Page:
How it all began

If I were to write my new story of shamanic initiation, I would say it all began when I threw popcorn into the fans and it shattered into millions of pieces but remained hanging in the air, alongside the TV cameras.   That’s when I internalized hopelessness, whereas before that I had had hope.

I was constrained, of course, by right-wing Christianity, which was already a part of my nature.   It made me live too much on the surface of things and not see the possibilities in things.  All I wanted to do was to morally perfect myself.  So that I could escape punishment.   But I began to see that my parents saw me not as a person.  They were hitching their expectations on my younger brothers.  And resources were few, including showing what was left for showing an interest.

I would say that this doesn’t bother me so much, as I am prone to looking at things forensically or what I term, “as engineering structures”.  That was the manner of attitude that came most easily.  Looking back, it seemed I had an exaggerated sense of self-reliance.  I didn’t think I needed very much in life from others, but looking back I was wrong about that.  Being wrong is just one of the costs one happily pays to keep a corner of one’s pride.

Then I would talk about how I utterly failed to become an adapted migrant.  I knew this is what had happened when I was attacked in the workplace to the extent that I lost my health.  I realized at this point that I had been making all these sacrifices, unconsciously.  I’d even sacrificed my identity so that I had all but forgotten where I’d come from.  Instead, I felt like I had sprung into life at the age of 15 or 16, when I had migrated.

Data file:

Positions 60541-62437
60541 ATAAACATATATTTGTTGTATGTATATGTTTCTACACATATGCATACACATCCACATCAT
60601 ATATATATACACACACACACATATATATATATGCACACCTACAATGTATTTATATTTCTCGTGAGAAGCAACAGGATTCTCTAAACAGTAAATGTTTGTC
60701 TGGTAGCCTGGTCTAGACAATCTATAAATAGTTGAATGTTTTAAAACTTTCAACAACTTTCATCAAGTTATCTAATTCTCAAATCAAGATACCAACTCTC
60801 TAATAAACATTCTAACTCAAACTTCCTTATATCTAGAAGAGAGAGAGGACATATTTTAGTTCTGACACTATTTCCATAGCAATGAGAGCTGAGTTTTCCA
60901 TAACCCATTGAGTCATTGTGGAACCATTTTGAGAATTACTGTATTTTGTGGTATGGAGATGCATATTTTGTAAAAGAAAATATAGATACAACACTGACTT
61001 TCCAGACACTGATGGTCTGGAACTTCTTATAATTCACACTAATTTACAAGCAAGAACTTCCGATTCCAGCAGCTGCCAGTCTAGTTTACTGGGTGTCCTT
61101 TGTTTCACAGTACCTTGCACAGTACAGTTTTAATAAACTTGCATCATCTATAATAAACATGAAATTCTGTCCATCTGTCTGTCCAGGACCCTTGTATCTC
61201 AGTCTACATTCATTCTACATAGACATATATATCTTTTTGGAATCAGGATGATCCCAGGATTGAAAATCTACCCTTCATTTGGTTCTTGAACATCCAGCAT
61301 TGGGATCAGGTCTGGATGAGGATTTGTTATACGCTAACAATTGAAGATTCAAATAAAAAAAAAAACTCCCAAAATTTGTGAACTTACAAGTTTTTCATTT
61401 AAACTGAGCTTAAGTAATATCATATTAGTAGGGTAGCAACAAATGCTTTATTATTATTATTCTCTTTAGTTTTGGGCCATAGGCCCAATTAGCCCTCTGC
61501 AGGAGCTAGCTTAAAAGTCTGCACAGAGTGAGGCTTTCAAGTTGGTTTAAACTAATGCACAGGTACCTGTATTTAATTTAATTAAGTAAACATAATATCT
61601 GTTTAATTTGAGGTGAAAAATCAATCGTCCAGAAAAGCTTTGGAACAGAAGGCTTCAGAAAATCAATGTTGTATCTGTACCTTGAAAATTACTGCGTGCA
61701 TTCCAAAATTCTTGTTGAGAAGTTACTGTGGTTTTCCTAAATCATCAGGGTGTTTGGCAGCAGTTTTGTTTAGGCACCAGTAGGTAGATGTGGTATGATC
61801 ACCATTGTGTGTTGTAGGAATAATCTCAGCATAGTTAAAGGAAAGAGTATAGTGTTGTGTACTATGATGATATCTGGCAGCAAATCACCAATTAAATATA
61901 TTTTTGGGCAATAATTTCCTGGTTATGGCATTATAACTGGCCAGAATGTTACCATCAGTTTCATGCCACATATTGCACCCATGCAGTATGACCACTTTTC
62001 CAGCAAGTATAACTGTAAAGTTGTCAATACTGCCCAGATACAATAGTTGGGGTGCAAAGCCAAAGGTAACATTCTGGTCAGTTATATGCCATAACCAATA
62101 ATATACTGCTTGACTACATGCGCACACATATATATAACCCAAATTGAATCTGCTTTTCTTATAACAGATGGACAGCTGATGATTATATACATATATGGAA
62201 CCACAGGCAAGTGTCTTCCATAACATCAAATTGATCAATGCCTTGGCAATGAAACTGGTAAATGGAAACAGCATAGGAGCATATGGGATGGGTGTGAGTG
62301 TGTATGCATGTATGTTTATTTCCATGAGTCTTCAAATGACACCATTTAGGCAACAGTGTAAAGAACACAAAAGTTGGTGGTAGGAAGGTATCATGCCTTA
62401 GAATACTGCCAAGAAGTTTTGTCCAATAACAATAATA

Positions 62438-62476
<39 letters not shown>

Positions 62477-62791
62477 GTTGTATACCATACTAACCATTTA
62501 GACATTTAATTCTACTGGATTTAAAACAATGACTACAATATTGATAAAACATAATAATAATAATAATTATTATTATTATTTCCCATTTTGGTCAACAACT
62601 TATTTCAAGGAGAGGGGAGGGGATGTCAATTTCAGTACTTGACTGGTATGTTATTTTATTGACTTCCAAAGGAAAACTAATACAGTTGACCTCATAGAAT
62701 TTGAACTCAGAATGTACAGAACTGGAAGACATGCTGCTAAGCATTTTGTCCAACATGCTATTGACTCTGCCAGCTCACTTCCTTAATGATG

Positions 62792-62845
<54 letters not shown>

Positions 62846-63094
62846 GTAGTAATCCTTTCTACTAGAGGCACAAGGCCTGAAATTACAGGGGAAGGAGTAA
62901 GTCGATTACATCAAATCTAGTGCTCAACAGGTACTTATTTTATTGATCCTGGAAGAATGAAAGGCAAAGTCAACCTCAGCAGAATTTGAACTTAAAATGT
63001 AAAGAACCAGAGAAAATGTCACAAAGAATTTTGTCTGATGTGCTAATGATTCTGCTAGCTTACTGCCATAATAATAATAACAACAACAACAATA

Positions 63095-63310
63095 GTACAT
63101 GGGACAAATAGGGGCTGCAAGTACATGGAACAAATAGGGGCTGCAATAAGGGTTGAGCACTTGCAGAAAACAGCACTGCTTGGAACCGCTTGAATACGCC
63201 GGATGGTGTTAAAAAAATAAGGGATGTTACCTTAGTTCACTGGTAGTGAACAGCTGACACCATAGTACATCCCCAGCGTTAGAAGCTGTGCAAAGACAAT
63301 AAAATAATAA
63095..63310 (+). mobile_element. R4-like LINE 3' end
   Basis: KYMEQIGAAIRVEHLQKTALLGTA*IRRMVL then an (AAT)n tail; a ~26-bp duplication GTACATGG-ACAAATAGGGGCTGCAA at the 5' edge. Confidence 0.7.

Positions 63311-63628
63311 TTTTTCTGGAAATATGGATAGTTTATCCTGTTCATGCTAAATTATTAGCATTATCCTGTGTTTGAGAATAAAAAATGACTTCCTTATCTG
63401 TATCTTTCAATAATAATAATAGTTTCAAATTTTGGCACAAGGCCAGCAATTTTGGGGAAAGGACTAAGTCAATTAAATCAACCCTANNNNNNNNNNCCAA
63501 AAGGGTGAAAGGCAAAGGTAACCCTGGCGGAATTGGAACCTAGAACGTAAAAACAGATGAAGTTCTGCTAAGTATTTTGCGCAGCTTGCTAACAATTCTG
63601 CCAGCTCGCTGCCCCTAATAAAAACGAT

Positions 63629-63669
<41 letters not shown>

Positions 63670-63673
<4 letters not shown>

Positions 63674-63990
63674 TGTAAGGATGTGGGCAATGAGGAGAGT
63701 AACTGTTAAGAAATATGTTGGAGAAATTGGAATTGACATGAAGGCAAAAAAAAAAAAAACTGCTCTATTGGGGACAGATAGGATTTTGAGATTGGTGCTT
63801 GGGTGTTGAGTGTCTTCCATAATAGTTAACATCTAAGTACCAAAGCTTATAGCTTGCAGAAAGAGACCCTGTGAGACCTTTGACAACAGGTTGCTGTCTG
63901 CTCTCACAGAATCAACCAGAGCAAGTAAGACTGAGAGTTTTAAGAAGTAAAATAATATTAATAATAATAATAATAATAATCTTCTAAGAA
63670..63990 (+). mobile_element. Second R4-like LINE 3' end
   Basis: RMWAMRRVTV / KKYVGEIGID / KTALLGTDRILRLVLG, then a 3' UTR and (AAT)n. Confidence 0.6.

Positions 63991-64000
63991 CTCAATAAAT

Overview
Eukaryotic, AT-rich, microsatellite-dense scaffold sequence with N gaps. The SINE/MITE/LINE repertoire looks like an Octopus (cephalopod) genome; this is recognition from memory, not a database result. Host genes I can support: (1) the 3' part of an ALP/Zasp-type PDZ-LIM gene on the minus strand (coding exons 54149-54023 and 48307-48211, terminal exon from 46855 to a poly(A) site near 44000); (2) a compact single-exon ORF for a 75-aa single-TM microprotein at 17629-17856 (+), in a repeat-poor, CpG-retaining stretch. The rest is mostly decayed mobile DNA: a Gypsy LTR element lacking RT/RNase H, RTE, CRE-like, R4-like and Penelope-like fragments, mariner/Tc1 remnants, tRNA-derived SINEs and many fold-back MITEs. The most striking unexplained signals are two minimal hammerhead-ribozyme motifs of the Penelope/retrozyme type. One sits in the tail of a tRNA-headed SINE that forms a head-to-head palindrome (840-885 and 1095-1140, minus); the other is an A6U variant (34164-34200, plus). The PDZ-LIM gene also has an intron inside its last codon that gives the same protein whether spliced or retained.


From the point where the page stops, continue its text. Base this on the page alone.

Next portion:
That’s what began the path toward initiation, which involved nothing more important than trying to get back in touch with myself at an emotional level.   That was very hard to manage because of the internalised rigid Christian morality and reflexive fear of punishment, that had made me shut down my mind.

The attack made me realize that I had nothing to lose by opening my mind and gaining back feeling sensations.  After all, as I reasoned, I had already suffered the consequences for any sin I could possibly commit.

I began to initiate attacks on the enemy within, which was the instinct to repress emotion.

That instinct had been deeply ingrained during a time of war.

My writing was a means to access deeply buried feeling sensations and to convince myself that I had objective existence — because sometimes I didn’t feel as if I did.

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